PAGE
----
Thursday, 31 January 2013

A Supercomputer-Based Economic Model

It was less than thirty years ago that the American people elected a movie star to become President. His theory of  “supply side” economics, also called “trickle down economics” and “Voodoo economics” resulted in a short term spike in prosperity followed by a realization that we had run up a huge mountain debt for the country.  Meanwhile, in an attempt to keep up with the flood of U.S. government spending on defense, the Soviet Union pretty much went bankrupt and eventually went out of business, thus generating the new capitalist  nation we now call Russia.
Today, as our ship of state founders, having rammed an economic iceberg of frozen mortgages and credit, we are a divided nation – as least as far as economic theory goes. On one hand we have Republicans who, more or less, advocate more Voodoo economics by cutting taxes on businesses and the rich folk.  The theory is that if you give the rich folk a lot of money they will hire more people – instead of just banking the profits. On the other hand the Democrats are looking to FDRish, New Dealish, concepts including lots more government regulation of the financial sector, direct injections of money into the economy by construction projects, and other means.  Both Democrats and Republicans seem to like the idea of bailing out the banks some more, in one way or another. The question I have is this: isn’t this all a little Voodooish too?  I mean: where is the science?
In the United States we have quite a few supercomputers, massive conglomerations of processing units that can perform umpteen zillion computations per second.  They are great for predicting the behavior of nuclear reactions when there are lots of variables and lots of things happening at the same time.  They’re great for predicting the outcome of complex processes, like what will the weather be tomorrow, given that we have inputs, every second,  from hundreds of weather stations scattered all over the place.  So, if I might ask, why doesn’t our government create a vast working model of our economy in a supercomputer? Then the Democrats and Republicans could poke a variable here and there and see what comes out the end.  We could test John McCain’s economic theory and simulate the results with high reliability.  We could do the same with President Obama’s.  We could even test Rush Limbaugh’s – if he has one.  The problem is we don’t have a national or world economic model running in a supercomputer – at least I haven’t been able to find one, and I haven’t heard any politician saying to the other, “Hey, let’s put your idea into the national supercomputer and see what happens. Let’s see whose proposals will work the best, and then we’ll use that!”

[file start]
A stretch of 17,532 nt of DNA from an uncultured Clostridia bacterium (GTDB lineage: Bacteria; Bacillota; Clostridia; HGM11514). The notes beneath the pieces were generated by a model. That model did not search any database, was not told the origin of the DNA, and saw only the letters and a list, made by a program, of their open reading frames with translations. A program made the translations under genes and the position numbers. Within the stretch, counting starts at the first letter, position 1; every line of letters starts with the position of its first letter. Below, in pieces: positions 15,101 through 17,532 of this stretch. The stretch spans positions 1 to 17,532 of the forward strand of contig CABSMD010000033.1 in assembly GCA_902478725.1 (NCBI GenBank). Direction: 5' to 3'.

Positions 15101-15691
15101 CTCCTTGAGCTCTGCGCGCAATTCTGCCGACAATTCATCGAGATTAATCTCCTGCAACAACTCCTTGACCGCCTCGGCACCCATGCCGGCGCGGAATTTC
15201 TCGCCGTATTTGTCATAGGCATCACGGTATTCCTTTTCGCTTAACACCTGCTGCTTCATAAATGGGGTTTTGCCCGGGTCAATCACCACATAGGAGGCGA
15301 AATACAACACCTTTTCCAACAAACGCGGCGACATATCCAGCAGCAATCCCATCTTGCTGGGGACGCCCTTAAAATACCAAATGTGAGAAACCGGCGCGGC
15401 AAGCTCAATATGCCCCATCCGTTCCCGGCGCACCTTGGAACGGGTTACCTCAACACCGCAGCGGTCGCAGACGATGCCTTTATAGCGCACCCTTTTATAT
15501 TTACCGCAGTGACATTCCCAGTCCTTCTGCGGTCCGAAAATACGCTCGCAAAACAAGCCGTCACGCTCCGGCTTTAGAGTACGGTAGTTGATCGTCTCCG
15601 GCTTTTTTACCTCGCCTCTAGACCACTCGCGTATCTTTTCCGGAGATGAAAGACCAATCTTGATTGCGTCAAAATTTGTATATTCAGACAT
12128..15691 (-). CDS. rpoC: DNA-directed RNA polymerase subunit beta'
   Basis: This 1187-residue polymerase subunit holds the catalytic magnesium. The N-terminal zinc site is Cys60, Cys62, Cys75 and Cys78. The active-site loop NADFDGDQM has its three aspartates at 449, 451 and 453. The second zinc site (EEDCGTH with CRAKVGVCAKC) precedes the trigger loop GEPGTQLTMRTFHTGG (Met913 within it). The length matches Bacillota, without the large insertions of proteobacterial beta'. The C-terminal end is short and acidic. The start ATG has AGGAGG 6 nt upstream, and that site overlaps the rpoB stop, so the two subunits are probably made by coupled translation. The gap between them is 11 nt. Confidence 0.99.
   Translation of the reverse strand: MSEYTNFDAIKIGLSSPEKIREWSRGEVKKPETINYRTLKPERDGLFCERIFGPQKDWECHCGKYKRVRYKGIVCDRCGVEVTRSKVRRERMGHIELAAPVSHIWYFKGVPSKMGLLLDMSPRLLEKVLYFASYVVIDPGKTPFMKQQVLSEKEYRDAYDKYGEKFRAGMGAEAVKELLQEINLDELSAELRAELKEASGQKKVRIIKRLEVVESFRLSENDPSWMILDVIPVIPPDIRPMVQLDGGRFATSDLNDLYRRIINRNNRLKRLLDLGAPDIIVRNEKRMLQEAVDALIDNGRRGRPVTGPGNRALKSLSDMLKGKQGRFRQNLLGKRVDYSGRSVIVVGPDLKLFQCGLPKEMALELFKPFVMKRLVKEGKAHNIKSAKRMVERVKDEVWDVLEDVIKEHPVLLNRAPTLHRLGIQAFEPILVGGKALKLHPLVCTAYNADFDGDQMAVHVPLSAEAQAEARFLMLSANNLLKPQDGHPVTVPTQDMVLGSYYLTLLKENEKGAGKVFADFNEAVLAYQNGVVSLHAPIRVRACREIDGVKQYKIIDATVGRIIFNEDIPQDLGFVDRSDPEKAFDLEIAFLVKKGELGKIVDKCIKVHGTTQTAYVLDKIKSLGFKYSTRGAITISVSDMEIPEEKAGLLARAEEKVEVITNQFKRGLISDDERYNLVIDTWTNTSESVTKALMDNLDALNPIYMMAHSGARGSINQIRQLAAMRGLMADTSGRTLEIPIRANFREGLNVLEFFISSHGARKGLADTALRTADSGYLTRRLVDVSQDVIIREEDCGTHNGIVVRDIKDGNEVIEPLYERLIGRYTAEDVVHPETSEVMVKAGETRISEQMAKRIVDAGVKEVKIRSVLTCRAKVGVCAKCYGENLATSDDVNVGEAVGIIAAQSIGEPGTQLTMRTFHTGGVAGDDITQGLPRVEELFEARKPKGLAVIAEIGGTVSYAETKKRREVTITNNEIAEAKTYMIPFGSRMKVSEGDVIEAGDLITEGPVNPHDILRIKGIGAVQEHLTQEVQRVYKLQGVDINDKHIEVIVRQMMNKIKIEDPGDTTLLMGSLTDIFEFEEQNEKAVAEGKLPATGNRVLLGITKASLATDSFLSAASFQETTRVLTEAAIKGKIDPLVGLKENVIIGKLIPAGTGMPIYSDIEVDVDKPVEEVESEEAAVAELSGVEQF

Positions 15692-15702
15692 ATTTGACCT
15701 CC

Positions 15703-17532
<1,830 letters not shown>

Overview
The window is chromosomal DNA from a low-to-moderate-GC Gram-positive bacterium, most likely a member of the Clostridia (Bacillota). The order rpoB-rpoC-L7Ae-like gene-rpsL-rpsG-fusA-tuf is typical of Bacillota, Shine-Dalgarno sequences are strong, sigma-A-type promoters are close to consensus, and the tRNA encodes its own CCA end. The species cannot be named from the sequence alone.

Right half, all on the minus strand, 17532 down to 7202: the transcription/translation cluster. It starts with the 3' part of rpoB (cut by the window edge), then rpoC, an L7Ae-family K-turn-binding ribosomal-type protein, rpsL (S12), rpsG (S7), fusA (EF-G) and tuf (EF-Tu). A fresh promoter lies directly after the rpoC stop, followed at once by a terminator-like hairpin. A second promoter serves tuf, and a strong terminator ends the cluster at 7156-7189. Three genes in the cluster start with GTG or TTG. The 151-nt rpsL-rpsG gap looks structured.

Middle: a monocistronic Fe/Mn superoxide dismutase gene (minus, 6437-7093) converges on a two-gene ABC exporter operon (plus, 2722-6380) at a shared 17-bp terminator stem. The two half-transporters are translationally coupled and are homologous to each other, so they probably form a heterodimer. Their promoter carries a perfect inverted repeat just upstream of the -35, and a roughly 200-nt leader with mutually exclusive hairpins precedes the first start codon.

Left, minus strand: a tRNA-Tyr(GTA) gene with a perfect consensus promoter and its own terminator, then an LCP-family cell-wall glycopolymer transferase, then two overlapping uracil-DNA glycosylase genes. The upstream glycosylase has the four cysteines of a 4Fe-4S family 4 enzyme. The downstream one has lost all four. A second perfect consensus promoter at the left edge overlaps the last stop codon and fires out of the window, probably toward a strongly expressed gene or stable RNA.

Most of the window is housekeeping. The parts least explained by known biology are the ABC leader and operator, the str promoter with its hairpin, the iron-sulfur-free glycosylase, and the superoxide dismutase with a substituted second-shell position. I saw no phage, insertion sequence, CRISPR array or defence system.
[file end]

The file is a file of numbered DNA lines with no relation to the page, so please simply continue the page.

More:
It seems that Ben Bernanke does have a sort of economic computer model that works sort of OK.  But it isn’t a supercomputer model, capable of incorporating lots and lots of variables. There is a report that the Argonne National Laboratory is now beginning to take steps in the creation of an economic model that runs on their supercomputer, which is one of the fastest supercomputers in the world. This could be a major step forward in getting us away, for once and for all, from politicians making economic decisions based upon unproven ideology, constituent self-interest, or just Voodoo reasoning.  While we wait for the Argonne supercomputer programs to be written, perhaps we could ask the Democrats and the Republicans to give their suggestions into Ben Bernanke and have him put them in his program and see what it predicts – just for fun, you know?
It seems like such an obvious idea – using our national supercomputing capabilities that we have had for many, many years to model our economy. It makes one wonder why we didn’t do this twenty years ago. I suppose it’s a good thing we weren’t doing Voodoo nuclear engineering twenty years ago, but it’s long past time we got past Voodoo economics too,  and began studying economics as a multi-variable science, just like the weather.  With enough computing power, and the application of real science, we should be able to model, create, and maintain a stable, growing economy for a long time to come.  Too bad for the politicians, though, I wonder what they would have left to debate about then?

Rich McSheehy's Weblog

New Directions

PS. I added my link contact on Transfinancial Economics as comment to the original article above , and  it was accepted. Supercomputers play a vital role in advanced stage TFE

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